Hills appealed his conviction on the grounds that prosecutors hadn't used prior allegations against him to reach a conviction—they had used prior acquittals. Indeed, this is the same conclusion that CAAF made in a decision written decisively in Hills' favor. As Judge Ryan writes for the panel: “Though a question of first impression, it seems obvious that it is impermissible to utilize M.R.E. 413 to show that charged conduct demonstrates an accused’s propensity to commit... the charged conduct.” “Charged conduct” is key here—the court is saying that prior allegations against the accused cannot be used via M.R.E. 413 if they have already been resolved in the accused's favor.
The slip opinion elaborates: "the structure of the rule suggests that it was aimed at conduct other than charged offenses. The notice provision in M.R.E. 413(b), which requires the government to disclose the proposed M.R.E. 413 evidence to the accused five days before trial, logically implies that only evidence of uncharged offenses (of which the accused would not otherwise be aware absent disclosure) are contemplated by the rule."
Other points made in the CAAF ruling include:
- The federal counterpart laws imply that they were not designed to apply to previously charged conduct.
- Other court decisions refer to M.R.E. 413's purpose as "to put evidence of uncharged offenses in sexual assault... cases on the same footing as other types of evidence that are not subject to a special exclusionary rule."
- Other case history implies that M.R.E. 413 was meant to bolster the alleged victim's testimony with claims from other victims. In Hills' case, there were none, just one victim claiming multiple offenses.
- As Judge Ryan writes: "It is antithetical to the presumption of innocence to suggest that conduct of which an accused is presumed innocent may be used to show a propensity to have committed other conduct of which he is presumed innocent."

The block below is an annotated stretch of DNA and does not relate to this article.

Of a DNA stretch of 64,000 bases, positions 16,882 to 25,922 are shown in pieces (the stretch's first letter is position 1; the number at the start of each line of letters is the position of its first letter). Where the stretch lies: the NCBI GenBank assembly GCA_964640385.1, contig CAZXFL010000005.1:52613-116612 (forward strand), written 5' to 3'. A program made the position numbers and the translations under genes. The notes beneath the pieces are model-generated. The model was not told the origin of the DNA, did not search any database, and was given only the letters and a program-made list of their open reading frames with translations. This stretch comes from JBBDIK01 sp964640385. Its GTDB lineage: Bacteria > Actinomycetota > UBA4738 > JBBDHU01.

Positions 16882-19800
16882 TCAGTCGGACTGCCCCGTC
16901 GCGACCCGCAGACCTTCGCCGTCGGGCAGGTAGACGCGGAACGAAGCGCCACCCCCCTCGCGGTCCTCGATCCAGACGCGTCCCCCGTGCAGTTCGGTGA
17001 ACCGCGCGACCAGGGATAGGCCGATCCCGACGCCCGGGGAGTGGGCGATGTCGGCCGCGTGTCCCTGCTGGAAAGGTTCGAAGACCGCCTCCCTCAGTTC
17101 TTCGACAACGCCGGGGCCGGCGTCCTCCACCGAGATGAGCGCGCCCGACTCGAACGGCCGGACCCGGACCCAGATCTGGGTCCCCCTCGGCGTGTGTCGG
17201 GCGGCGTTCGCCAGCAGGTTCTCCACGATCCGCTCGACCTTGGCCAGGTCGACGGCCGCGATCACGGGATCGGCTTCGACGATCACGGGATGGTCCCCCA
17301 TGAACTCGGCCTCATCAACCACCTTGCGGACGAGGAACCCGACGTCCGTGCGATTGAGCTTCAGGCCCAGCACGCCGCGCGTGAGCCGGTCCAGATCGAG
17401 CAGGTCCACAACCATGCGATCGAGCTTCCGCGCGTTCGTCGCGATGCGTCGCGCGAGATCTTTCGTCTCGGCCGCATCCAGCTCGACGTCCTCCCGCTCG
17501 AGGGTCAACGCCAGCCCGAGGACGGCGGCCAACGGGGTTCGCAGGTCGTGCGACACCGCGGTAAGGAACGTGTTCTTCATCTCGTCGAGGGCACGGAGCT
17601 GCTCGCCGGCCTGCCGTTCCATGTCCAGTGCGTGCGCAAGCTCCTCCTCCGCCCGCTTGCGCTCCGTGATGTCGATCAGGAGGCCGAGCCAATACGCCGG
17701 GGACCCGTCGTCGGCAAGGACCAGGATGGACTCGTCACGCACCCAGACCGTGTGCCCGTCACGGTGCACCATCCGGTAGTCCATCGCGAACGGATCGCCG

Hills' one conviction of sexual assault has been overturned and a rehearing has been called for. More than that, though, CAAF has again made veiled comments about the types of cases that are being brought to trial. CAAF specifically mentioned that the evidence in this case was weak: "We note that the Government’s case was weak as there was no eyewitness testimony other than the allegations of the accuser, the members rejected the accuser’s other allegations against the Appellant, and there was no conclusive physical evidence. We cannot know whether the instructions may have tipped the balance in the members’ ultimate determination. The instructions were, therefore, not harmless beyond a reasonable doubt.”
They bootstrapped their thought as part of their theory and opinion, but there is another takeaway. In this case, as with many cases, SJA’s are advising Convening Authorities to take cases to trial that have no real evidence other than the accuser's words. CAAF has commented in recent cases about the lack of evidence in cases they are reviewing. Reading in between the lines, the question that CAAF is positing, is why is the Army taking such bad cases to trial? Is that justice? Taking bad cases to trial to justify a political agenda is extremely bad policy and is particularly abhorrent in the military justice system.
Joseph L. Jordan, Attorney at Law is respected and accomplished military defense attorney who has traveled the globe to defend the rights and interests of our armed service members. A 10+ year veteran of the U.S. Army himself, he well-versed in military culture and protocol and knows what it takes to secure favorable outcomes for our clients.